1) Don't trust ANYONE- When I was 5 I was hanging out in the house, until I heard the chimes of our local ice cream man. I got some cash from my mom and ran out the door to buy a pack of rain-blo bubble gum and one of those mexican suckers that look like corn, but covered in pico? Anyway, moms gave me the smallest bill she had, which was a 10 dollar bill. I bolted out the door, around the corner. Rolled up, bought my goods, went home and sat on the living room floor enjoying my candy. Moms came at me with "where's my change?" My response? "What's change? The Ice cream man gave me my candy and left." Yup, I got GOT! Needless to say I never saw that ice cream man again.
2) Act up and you get smacked up- How does the quote go? "Wearing the wrong color outfit will get your mouth split". The truth is, if you said the wrong thing, offended someone, acted dumb or disrepectful... you got put in your place QUICK. We had to respect the next man, especially the elders, OGs and cats who had clout. It was that simple. DJ Bojo and I talk ALL THE TIME about how cute alot of these new kids think it is to be "GANGSTA" and want to live out their MUSIC VIDEO FANTASIES. We also often discuss the lack of tact that tends to run rampid in a corporate/office work environment. YOU KNOW a lot of these corporate, suit and tie FUCKS never grew up in the hood. They could care less about who they offend. Why else do you think cats "GO POSTAL"? To those bosses/ co-workers with no respect for their peers, to all those fake video thug, bright color all-over print wearin, hypebeast wanna bes, and to all them kids who have watched too much UFC and now wanna be tough guys... all I can say is IGNORANCE IS BLISS, until you catch a fist. Good luck with that, I hope it all works out for you.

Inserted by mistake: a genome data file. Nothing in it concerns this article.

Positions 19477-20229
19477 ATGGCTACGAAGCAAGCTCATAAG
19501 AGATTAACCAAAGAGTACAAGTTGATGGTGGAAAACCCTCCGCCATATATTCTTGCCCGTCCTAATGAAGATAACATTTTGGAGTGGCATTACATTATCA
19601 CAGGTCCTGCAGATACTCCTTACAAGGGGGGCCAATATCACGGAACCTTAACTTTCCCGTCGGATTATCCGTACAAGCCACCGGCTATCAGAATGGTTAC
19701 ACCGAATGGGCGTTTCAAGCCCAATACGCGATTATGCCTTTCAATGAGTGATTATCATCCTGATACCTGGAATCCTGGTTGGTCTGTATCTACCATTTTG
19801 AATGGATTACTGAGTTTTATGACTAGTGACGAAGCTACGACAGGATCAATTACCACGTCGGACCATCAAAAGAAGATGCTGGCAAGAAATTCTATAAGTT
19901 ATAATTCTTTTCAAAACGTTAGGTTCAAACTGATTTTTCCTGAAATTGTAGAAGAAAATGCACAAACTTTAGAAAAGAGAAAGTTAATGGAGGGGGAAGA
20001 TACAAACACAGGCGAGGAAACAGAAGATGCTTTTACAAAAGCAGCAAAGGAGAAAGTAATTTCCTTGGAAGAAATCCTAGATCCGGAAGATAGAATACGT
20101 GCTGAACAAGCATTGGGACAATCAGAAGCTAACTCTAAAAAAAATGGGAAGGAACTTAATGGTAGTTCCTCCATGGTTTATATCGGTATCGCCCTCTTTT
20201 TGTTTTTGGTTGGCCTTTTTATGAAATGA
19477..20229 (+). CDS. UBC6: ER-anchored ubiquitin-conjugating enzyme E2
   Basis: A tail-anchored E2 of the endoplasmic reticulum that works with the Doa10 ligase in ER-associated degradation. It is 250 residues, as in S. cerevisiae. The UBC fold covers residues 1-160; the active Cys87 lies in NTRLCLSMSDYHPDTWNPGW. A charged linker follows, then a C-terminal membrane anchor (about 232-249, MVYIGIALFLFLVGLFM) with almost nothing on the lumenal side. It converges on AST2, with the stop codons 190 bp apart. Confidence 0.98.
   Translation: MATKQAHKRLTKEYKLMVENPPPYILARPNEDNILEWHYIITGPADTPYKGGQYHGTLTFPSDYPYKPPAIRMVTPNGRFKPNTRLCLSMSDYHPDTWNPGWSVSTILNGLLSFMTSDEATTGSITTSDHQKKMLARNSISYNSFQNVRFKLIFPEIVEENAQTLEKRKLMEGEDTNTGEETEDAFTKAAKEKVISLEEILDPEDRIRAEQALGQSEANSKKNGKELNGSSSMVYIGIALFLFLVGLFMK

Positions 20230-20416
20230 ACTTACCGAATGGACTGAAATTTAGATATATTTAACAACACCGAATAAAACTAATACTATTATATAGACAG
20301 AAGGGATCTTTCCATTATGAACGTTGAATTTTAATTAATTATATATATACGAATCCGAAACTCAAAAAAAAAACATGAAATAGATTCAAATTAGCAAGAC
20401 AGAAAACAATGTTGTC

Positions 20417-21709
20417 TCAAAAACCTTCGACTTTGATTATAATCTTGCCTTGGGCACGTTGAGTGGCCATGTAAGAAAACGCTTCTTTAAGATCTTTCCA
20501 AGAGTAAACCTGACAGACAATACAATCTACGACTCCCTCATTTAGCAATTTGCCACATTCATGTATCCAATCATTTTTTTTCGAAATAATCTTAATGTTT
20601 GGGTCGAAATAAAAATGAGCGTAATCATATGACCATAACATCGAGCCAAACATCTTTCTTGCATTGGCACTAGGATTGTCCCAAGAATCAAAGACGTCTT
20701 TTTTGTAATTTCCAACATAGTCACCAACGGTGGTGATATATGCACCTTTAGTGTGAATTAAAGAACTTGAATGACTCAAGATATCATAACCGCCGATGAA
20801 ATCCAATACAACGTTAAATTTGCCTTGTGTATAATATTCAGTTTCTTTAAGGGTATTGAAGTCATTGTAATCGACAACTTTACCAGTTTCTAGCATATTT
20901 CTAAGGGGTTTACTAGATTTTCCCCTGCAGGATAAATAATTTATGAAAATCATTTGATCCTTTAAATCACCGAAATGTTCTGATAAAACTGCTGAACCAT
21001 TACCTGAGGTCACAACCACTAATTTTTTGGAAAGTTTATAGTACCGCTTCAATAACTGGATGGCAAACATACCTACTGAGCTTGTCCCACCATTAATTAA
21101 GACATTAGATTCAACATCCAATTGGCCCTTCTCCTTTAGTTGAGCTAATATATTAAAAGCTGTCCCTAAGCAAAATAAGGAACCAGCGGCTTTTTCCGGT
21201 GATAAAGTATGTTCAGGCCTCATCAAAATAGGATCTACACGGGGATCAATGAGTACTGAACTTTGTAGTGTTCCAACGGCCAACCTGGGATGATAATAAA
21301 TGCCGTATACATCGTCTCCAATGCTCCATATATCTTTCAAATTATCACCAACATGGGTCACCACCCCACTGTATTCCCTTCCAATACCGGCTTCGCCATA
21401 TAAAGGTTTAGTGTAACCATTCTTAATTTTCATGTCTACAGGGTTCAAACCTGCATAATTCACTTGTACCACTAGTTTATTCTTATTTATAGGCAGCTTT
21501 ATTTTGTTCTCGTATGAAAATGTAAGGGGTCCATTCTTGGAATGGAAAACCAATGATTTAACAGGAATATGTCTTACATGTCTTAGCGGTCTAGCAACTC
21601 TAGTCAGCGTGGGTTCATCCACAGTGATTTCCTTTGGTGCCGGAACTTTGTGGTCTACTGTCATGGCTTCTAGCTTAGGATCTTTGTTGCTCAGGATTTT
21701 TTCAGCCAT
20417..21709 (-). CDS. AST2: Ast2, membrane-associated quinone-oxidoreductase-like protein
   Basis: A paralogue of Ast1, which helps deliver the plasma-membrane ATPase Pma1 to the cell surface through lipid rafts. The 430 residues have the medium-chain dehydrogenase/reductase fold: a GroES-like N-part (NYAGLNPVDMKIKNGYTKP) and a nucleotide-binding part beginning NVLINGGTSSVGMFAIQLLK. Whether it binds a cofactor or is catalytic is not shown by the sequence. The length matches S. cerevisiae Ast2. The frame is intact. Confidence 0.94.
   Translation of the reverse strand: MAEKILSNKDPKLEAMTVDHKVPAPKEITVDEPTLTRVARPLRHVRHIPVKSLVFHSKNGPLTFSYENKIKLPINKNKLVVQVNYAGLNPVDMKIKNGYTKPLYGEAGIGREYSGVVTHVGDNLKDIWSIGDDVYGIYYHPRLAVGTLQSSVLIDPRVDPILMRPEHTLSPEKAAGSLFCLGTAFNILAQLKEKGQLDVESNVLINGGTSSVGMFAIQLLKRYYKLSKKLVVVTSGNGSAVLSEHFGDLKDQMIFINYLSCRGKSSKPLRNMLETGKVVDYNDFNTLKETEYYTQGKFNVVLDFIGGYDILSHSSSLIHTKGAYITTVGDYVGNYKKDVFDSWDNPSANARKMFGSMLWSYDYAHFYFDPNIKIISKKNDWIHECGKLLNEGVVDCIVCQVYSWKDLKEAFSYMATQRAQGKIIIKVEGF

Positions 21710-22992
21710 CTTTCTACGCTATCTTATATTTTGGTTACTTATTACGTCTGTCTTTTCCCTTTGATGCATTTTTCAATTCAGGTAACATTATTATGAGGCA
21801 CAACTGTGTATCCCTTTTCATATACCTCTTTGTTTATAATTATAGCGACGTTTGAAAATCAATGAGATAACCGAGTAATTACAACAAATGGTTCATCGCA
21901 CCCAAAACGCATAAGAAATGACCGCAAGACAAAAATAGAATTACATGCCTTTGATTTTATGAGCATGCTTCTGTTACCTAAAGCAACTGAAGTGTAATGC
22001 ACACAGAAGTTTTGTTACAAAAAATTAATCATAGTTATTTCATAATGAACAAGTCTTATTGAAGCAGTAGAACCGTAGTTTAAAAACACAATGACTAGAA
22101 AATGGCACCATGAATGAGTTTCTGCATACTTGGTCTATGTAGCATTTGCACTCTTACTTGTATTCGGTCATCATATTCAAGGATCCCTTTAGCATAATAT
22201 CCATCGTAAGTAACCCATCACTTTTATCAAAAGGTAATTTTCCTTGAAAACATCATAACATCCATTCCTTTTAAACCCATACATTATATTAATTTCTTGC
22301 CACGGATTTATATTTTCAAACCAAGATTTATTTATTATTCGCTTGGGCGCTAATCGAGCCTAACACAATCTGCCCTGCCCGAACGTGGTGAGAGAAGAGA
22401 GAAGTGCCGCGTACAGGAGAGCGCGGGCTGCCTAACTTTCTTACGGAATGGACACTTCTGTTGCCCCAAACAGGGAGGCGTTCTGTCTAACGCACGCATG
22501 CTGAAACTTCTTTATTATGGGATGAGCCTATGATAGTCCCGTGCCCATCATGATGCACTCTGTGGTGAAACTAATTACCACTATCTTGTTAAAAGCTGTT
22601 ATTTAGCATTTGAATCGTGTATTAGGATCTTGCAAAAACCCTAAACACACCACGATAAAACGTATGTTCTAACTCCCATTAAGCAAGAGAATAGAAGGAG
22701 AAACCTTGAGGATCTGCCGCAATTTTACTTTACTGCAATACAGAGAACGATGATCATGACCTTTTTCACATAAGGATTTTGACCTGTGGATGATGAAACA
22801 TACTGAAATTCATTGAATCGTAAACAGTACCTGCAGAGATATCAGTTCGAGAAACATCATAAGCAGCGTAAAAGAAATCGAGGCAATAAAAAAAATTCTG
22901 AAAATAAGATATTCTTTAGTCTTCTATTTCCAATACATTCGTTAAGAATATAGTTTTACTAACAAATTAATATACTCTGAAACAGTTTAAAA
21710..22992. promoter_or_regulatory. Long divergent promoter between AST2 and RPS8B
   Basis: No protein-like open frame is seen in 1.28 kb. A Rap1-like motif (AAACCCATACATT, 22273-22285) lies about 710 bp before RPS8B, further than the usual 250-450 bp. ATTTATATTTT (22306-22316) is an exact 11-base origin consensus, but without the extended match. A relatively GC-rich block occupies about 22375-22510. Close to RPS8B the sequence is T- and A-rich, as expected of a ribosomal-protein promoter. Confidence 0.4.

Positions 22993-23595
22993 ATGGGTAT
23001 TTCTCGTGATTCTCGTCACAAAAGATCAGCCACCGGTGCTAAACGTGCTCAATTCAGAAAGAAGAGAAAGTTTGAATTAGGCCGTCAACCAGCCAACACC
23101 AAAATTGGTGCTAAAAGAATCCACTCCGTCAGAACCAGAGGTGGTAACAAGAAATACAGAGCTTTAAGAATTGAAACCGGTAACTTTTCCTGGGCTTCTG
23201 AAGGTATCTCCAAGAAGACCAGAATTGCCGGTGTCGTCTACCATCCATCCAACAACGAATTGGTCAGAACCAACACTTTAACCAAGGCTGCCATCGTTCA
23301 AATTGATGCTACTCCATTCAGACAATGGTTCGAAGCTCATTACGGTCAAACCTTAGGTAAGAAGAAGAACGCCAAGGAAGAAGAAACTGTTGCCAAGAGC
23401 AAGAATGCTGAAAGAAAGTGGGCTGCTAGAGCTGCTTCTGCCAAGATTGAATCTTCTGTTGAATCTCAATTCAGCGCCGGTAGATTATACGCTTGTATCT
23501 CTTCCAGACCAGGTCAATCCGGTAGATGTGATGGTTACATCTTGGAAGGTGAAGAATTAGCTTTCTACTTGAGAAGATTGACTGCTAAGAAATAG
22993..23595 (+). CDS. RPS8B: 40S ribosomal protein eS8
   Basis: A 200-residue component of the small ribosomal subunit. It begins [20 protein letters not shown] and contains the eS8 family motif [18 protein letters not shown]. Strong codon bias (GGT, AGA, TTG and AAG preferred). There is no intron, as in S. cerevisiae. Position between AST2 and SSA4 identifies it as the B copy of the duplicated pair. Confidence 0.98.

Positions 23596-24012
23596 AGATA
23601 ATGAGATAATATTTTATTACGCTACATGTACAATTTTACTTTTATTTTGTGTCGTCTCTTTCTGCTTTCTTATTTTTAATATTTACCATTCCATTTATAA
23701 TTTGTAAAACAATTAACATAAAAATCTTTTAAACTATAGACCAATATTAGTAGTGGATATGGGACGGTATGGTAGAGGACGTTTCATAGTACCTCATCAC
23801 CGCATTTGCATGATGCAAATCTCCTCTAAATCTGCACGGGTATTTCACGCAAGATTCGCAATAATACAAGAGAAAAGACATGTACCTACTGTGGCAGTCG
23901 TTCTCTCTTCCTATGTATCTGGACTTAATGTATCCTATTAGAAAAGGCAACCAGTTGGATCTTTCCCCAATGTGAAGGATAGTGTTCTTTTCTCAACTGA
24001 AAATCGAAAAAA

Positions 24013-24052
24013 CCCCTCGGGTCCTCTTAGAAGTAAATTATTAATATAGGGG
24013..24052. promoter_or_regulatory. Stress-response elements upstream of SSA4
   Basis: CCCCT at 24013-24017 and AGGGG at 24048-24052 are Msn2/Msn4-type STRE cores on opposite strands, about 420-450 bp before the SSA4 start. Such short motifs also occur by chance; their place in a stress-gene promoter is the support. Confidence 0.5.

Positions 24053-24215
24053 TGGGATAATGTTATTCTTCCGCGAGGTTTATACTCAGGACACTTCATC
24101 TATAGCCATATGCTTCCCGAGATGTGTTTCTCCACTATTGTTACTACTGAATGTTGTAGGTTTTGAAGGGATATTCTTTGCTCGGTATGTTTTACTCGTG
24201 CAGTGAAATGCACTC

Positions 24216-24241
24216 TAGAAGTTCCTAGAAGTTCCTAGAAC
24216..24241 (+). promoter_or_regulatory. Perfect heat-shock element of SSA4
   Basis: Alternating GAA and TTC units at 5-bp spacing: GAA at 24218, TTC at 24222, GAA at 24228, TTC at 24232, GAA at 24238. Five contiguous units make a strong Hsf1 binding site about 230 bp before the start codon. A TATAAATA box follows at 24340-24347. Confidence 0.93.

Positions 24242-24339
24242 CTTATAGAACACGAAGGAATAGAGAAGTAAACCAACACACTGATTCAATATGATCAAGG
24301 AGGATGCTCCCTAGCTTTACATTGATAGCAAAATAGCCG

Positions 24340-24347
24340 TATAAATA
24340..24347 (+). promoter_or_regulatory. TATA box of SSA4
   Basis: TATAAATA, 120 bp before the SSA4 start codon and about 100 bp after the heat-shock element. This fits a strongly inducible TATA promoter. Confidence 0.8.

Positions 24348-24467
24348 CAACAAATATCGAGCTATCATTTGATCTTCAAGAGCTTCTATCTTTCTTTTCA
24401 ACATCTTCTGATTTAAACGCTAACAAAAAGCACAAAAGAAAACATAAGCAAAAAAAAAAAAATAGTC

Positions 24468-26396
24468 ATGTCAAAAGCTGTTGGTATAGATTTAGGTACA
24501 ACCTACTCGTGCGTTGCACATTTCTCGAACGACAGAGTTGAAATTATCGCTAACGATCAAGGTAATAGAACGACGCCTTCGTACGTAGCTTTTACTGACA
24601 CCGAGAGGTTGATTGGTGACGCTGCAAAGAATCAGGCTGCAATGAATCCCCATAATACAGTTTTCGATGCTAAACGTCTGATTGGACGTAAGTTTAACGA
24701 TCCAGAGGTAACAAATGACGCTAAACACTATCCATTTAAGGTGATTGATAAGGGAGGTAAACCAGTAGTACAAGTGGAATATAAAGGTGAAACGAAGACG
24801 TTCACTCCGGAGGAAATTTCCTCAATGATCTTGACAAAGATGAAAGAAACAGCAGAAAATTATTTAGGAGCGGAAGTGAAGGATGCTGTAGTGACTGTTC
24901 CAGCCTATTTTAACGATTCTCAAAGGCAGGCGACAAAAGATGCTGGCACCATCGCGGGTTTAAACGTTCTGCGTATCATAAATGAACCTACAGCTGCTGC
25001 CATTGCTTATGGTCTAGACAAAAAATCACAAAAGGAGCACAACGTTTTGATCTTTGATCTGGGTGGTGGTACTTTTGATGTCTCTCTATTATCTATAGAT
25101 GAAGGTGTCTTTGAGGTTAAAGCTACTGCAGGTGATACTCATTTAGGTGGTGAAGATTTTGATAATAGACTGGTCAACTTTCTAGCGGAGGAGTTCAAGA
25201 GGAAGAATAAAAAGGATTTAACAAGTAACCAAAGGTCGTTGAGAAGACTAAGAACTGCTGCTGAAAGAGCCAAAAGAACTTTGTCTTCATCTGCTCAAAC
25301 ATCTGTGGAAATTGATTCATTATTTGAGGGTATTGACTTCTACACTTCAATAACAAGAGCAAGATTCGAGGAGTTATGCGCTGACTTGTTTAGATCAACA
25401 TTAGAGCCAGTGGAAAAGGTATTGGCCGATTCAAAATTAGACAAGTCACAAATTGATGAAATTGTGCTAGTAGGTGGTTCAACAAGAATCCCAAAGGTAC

3) Life is too short- Not only was that joint blasting out of every boombox in our neighborhood at the time, but it also became something we learned REALLY quick. By the time I graduated from high school I had been to 12 funerals. Friends, family, acquaintences... you name it. Whether it have been because of drugs, gangs, car accidents, cancer... I learned that if you live fast you die young. If anything I learned to take my time and live life at my own pace. It must have worked cause I'm still here, aren't I?
4) Manage your money- Not saying I grew up in a household where we struggled. Actually far from it. But I was not one of those fortunate kids who got a regular allowance like them kids on TV. PLUS I hated to ask my parents for money. As such... I had to find a way to make sure my pockets weren't empty and I had to make that money last. To this day I still hold on to some of those values. I'm probably the only guy you'll ever meet who can make 12 dollars stretch for 2 weeks; have 2, MAYBE 3 meals out of it and STILL walk away with change. Wanna test? Give me 12 dollars...
5) Live humble- No matter how much you tried to out-do the next man... the rest of the world still saw you as some kid from the hood. Though it is true that we tend to find comfort in the company of those who look just us, it is also true that no matter what you are, you appreciate the differences of those who know and share your story. They too were there with you. if I had grown up in a suburb, amongst kids who were all this color or that color, or who were all of this economic background, I would have lost out on some of the GREATEST cultural experiences of my life. Growing up in a diverse neighborhood, I learned to appreciate the small things and to give thanks for the blessings that are and have been bestowed upon you. The "Haves" who enjoy living flashy just made them an easy target for the "Have nots". Remember... it was the DIRECTOR who rented that Bently, picked out the jewels and hired the models for the video. Never do what they do, kids...